I gave you five things you should consider when building your chicken coop in the first part of this series. Here are the remaining few points that you should take into consideration when building your fluffy chicken friends their perfect home.
Hens need a place to lay their eggs, and you want them to have a place. Nothing is harder than when you have hens laying everywhere. Every day is like a scavenger hunt trying to locate where that day’s eggs are. It gets interesting---and old. The rule of thumb is you need one nesting box for every 4 to 5 hens. I recommend sticking to the rule just for egg production reasons. In reality, though, all of your hens are going to try and lay in the same nesting box. It is just what they do.
The nesting boxes should be around 12 inches square (like this one from Amazon) and lower than the roosting bar. Keeping the nesting boxes lower than the roosting bar is supposed to discourage the hens from roosting in them. Our chickens have ample of roosting space, and yet some will still always roost in the nesting boxes at night. They are much lower than the roosts as well. If you chickens do this, don’t be alarmed. Just know that you’ve done everything you can to discourage this habit. Some chickens just have a mind of their own.
Chickens don’t literally have alarm systems. I’m not sure if they’d be glad to have them or fall over of a heart attack. Either way, chickens need security. They are a heavily preyed upon animal. If one of their predators finds a way in the coop, then your whole flock is gone.
Be sure to use mesh wire or chicken wire over all of the windows, doors, and any opening that is larger than a half inch wide. If you choose to keep a dirt floor in your coop, it is wise to have chicken wire buried under the perimeter of your coop. This way, if any predator tries to dig in they will be met with chicken wire that will cut their paws and deter them from digging any deeper into your coop.
Raccoons are a huge predator of chickens. These little boogers are smart! Anything a toddler can open, a raccoon can. It is important to use latches that pull apart to open instead of latches than can be turned. Raccoons can open anything that twists or turns without a problem. When purchasing latches, try to think like a toddler. If you have a toddler, you can take them shopping with you — even better.
Some chicken keepers allow their chickens to free range. Others allow their chickens to roam inside a fenced area. Some chicken keepers keep their chickens cooped.
There are benefits and downfalls to each choice. However, it is something that should be decided upon before building your coop. If your chickens are going to be free ranged, you can get away with a coop that is half the size of a coop for the bird that will live in it at all times. The downside is that, if your birds free range, they are much more susceptible to predators.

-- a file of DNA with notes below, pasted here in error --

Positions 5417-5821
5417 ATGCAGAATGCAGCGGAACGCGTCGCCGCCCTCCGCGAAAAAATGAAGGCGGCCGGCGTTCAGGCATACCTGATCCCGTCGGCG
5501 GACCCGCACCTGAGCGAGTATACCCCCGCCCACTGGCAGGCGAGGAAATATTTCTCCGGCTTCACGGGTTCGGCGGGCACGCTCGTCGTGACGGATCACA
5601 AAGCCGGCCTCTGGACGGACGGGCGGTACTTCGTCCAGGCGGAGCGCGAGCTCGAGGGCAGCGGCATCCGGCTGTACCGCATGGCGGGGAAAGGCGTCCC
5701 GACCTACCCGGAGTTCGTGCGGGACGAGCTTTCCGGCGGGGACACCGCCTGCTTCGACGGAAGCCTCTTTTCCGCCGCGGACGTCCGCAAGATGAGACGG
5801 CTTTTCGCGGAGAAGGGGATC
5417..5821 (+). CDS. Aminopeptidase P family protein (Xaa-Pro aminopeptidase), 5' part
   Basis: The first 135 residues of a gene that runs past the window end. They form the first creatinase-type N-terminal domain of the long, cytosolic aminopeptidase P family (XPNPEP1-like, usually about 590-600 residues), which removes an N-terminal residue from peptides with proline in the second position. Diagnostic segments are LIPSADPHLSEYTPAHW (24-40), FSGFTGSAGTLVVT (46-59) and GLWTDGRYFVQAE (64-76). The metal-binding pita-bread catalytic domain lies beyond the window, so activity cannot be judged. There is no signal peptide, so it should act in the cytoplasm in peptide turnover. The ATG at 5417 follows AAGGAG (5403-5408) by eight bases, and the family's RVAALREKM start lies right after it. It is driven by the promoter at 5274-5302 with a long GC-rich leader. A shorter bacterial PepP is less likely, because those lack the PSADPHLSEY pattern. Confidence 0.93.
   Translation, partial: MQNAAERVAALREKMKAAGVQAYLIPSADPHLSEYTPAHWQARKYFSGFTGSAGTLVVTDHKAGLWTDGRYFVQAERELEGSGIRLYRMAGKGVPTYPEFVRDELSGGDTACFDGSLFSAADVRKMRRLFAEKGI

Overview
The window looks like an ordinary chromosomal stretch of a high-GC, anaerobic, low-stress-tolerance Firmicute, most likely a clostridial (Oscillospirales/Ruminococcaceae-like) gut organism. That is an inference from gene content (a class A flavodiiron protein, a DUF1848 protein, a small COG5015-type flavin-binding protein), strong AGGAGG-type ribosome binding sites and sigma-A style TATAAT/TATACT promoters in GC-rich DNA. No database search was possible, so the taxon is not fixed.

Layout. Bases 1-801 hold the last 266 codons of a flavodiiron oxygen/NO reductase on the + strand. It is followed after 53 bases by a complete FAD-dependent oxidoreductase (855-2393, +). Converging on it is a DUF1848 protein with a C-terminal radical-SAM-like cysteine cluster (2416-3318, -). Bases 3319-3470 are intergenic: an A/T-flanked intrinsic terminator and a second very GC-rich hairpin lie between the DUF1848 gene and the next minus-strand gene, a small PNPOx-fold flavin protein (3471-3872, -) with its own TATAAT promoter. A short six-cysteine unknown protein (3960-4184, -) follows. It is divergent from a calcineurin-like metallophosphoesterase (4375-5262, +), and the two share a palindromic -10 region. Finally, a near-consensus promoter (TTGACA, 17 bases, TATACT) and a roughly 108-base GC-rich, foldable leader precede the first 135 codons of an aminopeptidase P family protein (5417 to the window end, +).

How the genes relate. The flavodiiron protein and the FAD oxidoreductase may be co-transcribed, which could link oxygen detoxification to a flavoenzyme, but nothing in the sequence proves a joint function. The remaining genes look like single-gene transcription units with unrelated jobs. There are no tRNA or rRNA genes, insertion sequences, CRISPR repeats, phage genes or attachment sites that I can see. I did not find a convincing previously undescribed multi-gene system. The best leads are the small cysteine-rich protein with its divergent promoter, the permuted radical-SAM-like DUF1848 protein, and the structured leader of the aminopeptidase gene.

If you keep your birds cooped all of the time, they are much more protected. However, you need a much larger coop. It would also be wise to give your chickens a run if they are cooped all of the time. This gives them an opportunity to enjoy the sunshine and outdoors with a lot of protection.
We actually choose the “in-between” method: Our birds have a chicken yard attached to their coop. They are double-fenced as we have a fenced-in yard, and then our chickens’ yard is fenced within it. I highly recommend this option. It gives the chickens freedom, protection, and it also keeps them from digging in your flowers.
What? Flooring for chickens? Yes, your chickens need a floor. You can choose to leave your floors dirt. The chickens won’t mind. However, it does leave them more susceptible to predators. Predators can dig through those as we discussed earlier.
I also gave you a solution to deter them. So dirt floors are still a good option for your chicken coop. Some people choose to go with concrete, because no predator is going to get through that bad boy. However, a concrete floor can be costly. Another great option for a chicken floor is to lay plywood over the dirt and then lay linoleum. It is easy to clean and is predator-proof without the added costs.
You can also choose to lay river rock on the floor of your chicken coop. This option is easy to maintain, isn’t easy for a predator to dig through, and is easy on the chickens’ feet since the rocks are smooth.
This is another huge point to consider when building your chicken coop: Is it easy to maintain? You don’t want a coop that is going to be difficult to clean. You will have to go in about once a week and clean the roosts, nesting boxes, and floors.
You have to. Cleaning is what keeps your birds healthy and their eggs flowing. If your birds feel cramped, are living in unclean quarters, or are not satisfied with the cleanliness of their nesting materials you’ll know right away because the eggs will stop.
Choose wisely as you build your chickens’ new home. Be sure it will suit all of their needs; be a place that they will enjoy, and also be a structure that you will be proud of and happy to maintain.
Now that you’ve read all of my tips on things to consider when building your chicken coop, check out this collection of 34 chicken coop plans for some ideas that will meet the needs of you and your chickens.
Top photo by Morguefile/TheBrassGlass; Bottom photo by Jennifer Poindexter
Jennifer Poindexter and her husband raise most of their food and a variety of animals in the foothills of North Carolina, where they built a small homestead on very little money. She writes about all of her adventures at Morning Chores, where she shares the knowledge she has gained with others that might want to take the full plunge into homesteading. Read all of her MOTHER EARTH NEWS posts here.
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